As mentioned throughout the review, there are a few elements of what makes the Scar III perform that comes down to its tie-in software. While there are quite a lot of shortcuts on the keyboard, it’s the ROG Armoury Crate application that makes even those shortcuts meaningful. One of the main shortcuts is for the power optimisation, set between low, medium and high, which also affects the fan speeds, an audible difference when switched. The settings can be fine-tuned at quite impressive levels. This also includes, as mentioned earlier, each of the keys and how they light up. As previous units, users can link the Armoury Crate to their smartphone, allowing them to make changes on the fly, even while mid-game.
A noticeable new feature on the Scar III series is the addition of the Keystone. The Keystone support is a type of physical drive, which can be added to the right-hand side of the unit to copy over your customised settings from laptop to laptop. This is quite a useful feature, but is more future proof than anything really essential for modern laptops. The trouble here is that the Keystone is a proprietary drive, limited to the Scar III and Hero III laptops, which makes it very difficult to even test. So nice thing here is that when you eventually decide to upgrade the laptop in the future, you needn’t worry about struggling to setup all your preferences again from scratch.
Another benefit of the Keystone is the support for an encrypted “Shadow Drive.” So, if you need additional security for your system drive, etc. then users can encrypt sensitive files, blocking them from being accessed when the Keystone isn’t attached. The challenge here is getting into the habit of carrying the Keystone drive with you when the laptop is not in use, while also worrying about losing it when out and about.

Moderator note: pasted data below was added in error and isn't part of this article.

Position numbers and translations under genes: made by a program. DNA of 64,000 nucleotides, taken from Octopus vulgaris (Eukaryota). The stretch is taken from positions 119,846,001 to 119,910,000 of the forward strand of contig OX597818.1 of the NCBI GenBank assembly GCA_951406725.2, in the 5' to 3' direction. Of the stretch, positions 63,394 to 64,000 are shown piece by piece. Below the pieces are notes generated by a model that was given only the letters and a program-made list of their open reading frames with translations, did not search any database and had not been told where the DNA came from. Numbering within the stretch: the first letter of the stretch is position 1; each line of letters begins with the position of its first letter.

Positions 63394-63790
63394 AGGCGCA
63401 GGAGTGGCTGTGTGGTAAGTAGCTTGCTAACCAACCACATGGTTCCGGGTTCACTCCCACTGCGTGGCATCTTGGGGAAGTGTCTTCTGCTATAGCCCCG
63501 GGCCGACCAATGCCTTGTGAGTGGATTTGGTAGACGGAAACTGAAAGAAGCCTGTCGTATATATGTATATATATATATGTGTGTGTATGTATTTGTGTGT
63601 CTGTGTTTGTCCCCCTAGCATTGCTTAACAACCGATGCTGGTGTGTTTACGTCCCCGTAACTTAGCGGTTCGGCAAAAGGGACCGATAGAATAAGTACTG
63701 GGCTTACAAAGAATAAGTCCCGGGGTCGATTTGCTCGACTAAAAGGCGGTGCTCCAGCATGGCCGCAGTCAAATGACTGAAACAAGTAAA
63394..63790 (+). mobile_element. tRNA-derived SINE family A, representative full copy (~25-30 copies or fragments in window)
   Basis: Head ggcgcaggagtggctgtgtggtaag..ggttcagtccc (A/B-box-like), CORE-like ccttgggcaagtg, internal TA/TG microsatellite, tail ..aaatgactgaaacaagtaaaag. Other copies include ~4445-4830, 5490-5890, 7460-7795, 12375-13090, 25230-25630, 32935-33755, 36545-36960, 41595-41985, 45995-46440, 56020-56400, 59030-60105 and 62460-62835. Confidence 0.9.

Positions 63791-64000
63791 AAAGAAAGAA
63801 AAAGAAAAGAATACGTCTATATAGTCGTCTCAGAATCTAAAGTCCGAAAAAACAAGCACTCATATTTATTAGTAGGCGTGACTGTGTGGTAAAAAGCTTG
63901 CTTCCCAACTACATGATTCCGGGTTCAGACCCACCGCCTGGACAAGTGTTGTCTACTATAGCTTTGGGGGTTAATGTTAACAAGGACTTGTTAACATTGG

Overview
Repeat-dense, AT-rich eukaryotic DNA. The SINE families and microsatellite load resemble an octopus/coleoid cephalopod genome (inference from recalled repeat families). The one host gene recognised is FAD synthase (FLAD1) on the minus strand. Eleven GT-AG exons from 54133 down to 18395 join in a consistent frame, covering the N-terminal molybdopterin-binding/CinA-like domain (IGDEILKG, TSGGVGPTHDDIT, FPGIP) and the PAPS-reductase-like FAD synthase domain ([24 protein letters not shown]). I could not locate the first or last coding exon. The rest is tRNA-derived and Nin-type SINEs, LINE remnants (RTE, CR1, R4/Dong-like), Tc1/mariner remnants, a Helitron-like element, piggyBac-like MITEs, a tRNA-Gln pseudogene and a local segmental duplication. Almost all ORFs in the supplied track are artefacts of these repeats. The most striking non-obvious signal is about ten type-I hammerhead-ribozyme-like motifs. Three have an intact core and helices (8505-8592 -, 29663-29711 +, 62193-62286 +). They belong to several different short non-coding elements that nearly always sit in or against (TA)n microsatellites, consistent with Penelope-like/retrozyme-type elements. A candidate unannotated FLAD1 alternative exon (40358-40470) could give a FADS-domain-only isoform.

ASUS has really changed the landscape of the gaming laptop and not simply by throwing hardware and specifications at the cause. While some of the additions remain novel, such as the Keystone, it paves the way for better gaming experiences going forward. That said, in terms of its hardware, the ASUS ROG Strix Scar III is still a brilliant device with high-end specifications. The additional light show also adds to the overall experience, along with numerous other customisations, right down to the level of each individual key.
Depending on your chosen specification, which varies between CPU, RAM, GPU and SSD, the price ranges between R24,999 all the way up to R74,999 for the highest possible spec.
ASUS ROG Strix Scar III
The ASUS ROG Strix Scar III takes the mantle from the Scar II gaming range, pushing the boundaries just a tad further, creating the ultimate in gaming performance with a user experience to match.
- All-round performance
- 240Hz screen support
- Almost fully customisable experience
- NVMe support
- Numerous variants to suit your budget
- Noisier fans under load
- No card reader
- Ease of Learning 0%
- Ease of Use 0%
- Enjoyment 0%
- Design 0%
- Performance 0%
- Value for Money 0%